In 1972, the then Fleet Urban District Council purchased the Pond, together with adjacent heathland and woodland, from the Ministry of Defence. The Fleet Pond Society was founded four years later (April 1976) and, at the Society’s suggestion, the land was declared a Local Nature Reserve in 1977. The Society was responsible for completing the footpath circuit of the pond, including installation of the Brookly Bridge and Carnival Bridge. Volunteers from the Society began selective management of the habitats of the Reserve in 1983, initially with advice from the Hampshire Wildlife Trust. This has continued through to the present day and now the Society's volunteers work in conjunction with Hart Council's Countryside Service. The relationship continues, strengthening a good working relationship between the local authority and the voluntary sector.
The three recommended walks, marked by colour-coded posts, introduce you to a selection of wildlife habitats. Please keep to the well-used paths.
Short Walk (Red Markers) - 1 km The red route will take you along woodland paths past the Dry Heath and one of the two open heathland areas. The route visits Boathouse Corner with its fishing jetty, designed for wheelchair use, and the Picnic Site with a good view of the lake, the fringing reedbed and the open marsh. Please note that the section of path between Boathouse Corner and the Picnic Site is a woodland walk with many tree roots to trip the unwary.
Medium Walk (Yellow Markers) - 3 km This route takes a full circuit of the lake. The northern and western footpaths are suitable for wheelchairs and children carriers in all but the wettest weather. Excellent views of the lake can be had from the northern and north-western footpaths and from the Chestnut Grove landing stage. The path crosses Brookly Stream, one of the two feeder streams into the lake. The oldest section of Fleet Pond's woodlands, at Sandhills, has good specimens of oak and Scots pine. A carpet of bluebells appears in early spring. Coldstream Glade attracts butterflies, bees and other insects and Sandy Bay is a popular spot, with informal seats and good views. At Sandy Bay the Gelvert Stream enters the lake. Near Westover Road access point you will pass through an open glade where on warm, sunny days you can smell the pungent aroma of bog myrtle.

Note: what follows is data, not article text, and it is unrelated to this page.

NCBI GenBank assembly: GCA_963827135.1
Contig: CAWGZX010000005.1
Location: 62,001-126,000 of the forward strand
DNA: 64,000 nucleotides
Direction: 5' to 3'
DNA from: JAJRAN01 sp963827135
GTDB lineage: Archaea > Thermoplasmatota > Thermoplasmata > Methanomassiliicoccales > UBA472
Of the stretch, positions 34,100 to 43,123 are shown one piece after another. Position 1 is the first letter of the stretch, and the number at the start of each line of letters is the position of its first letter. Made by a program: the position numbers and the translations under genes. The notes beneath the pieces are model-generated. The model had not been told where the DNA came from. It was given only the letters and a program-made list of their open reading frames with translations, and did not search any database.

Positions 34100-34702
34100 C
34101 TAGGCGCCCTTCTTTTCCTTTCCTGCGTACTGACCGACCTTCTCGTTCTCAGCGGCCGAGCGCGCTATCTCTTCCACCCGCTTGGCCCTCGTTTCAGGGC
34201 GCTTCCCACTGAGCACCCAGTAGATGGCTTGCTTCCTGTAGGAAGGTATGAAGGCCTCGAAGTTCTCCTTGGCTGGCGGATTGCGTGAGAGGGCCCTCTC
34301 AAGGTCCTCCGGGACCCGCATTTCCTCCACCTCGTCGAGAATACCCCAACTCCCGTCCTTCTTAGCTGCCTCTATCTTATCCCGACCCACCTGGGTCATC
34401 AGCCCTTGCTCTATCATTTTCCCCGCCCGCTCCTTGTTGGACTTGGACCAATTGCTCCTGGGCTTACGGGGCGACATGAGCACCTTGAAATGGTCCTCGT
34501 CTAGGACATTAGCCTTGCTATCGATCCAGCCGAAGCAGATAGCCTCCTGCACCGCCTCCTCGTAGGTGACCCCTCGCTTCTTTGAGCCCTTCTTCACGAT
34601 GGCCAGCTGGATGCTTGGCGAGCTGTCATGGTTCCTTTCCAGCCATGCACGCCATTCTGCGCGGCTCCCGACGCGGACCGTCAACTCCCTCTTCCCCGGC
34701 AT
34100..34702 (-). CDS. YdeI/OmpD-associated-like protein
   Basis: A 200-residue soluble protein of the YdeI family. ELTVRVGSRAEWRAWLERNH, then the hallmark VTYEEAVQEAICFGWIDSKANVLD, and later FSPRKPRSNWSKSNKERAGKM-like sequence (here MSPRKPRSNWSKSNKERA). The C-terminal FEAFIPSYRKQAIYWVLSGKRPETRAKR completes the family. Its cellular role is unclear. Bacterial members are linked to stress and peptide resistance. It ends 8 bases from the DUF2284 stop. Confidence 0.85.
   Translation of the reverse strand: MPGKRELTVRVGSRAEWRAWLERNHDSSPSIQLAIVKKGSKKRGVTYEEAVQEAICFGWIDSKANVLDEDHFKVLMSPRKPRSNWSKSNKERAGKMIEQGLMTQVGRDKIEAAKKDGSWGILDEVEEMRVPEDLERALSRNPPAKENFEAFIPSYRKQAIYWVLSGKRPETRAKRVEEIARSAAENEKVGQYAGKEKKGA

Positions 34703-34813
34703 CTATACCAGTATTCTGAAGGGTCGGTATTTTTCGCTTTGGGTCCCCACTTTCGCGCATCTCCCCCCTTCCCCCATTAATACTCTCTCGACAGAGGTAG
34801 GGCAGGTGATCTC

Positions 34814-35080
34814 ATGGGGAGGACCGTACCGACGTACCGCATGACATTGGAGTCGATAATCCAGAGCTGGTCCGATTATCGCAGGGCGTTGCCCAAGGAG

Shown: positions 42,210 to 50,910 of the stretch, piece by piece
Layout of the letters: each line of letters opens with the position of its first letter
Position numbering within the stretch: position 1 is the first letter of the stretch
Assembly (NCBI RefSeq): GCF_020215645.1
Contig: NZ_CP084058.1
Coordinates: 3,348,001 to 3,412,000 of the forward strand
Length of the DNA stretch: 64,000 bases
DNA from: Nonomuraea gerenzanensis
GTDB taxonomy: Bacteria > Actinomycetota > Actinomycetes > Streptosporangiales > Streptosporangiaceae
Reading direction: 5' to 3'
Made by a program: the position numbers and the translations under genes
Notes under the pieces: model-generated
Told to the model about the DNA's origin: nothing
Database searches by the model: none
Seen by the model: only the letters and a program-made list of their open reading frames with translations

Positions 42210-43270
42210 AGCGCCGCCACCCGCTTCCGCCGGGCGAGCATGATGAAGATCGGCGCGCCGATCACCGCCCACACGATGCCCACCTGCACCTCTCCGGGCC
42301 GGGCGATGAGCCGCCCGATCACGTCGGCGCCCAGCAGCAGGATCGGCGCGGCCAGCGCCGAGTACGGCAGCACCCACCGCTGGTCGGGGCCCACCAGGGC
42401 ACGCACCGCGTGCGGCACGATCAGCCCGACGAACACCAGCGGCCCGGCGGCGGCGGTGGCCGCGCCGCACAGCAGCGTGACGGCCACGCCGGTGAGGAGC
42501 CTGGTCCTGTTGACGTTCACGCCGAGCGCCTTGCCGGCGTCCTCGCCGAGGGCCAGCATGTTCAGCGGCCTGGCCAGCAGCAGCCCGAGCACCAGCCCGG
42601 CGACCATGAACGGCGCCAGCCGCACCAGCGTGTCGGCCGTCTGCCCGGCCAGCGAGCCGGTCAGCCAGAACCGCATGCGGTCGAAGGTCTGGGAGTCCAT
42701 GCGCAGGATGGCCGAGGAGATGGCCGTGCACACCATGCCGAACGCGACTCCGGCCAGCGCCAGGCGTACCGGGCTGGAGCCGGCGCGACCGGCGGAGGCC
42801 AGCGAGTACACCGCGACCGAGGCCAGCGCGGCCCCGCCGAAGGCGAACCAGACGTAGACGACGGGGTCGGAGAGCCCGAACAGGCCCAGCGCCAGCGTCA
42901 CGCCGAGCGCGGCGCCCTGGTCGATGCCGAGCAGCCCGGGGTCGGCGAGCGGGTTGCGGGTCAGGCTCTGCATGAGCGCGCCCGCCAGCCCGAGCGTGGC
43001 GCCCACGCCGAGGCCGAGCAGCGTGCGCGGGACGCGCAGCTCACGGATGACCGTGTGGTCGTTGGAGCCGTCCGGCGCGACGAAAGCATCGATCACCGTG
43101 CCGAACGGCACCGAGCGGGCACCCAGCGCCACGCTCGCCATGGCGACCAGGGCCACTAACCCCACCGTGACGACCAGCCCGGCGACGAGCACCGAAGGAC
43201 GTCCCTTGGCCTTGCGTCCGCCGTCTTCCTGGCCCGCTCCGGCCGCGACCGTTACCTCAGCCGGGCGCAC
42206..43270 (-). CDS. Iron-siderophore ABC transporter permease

Long Route (Blue Markers) - 4 km This follows the yellow route but extends to include Brookly Wood and Wood Lane Heath. Brookly Wood was once a private garden and contains some of the reserve's best beech trees. There are also 'exotics' here, such as bamboo, rhododendron and laurels. The footpath through Brookly Wood is narrow and can be very muddy in winter. Wood Lane Heath is a moist heath. Late July and August are the best times to see the heather in flower. The footpath skirts the heath and is informal but firm.
Overall, the wildlife in Fleet Pond is truly significant and a habitat to many animals as well.
Fleet Pond Society
Fleet Pond Society was formed in 1976 as a result of the concerns of local people at the deteriorating condition of the Fleet Pond nature reserve. Two public meetings were convened to discuss the future of the reserve and it was agreed to constitute Fleet Pond Society to address the numerous concerns.
The first task was to complete a circular path around the lake. This was done by a large band of dedicated volunteers in 1978. The two bridges across the outflow and across Brookly Stream were positioned by volunteers. The bridges were provided at cost by a local company. The volunteers then constructed the boat launch jetty at Chestnut Grove. This required significant labour as the cement-filled sandbags had to be hand filled, transported to the lake edge by wheelbarrow and positioned by hand into water almost one metre deep.
A timber bridge was installed across the Gelvert Stream to complete the circuit.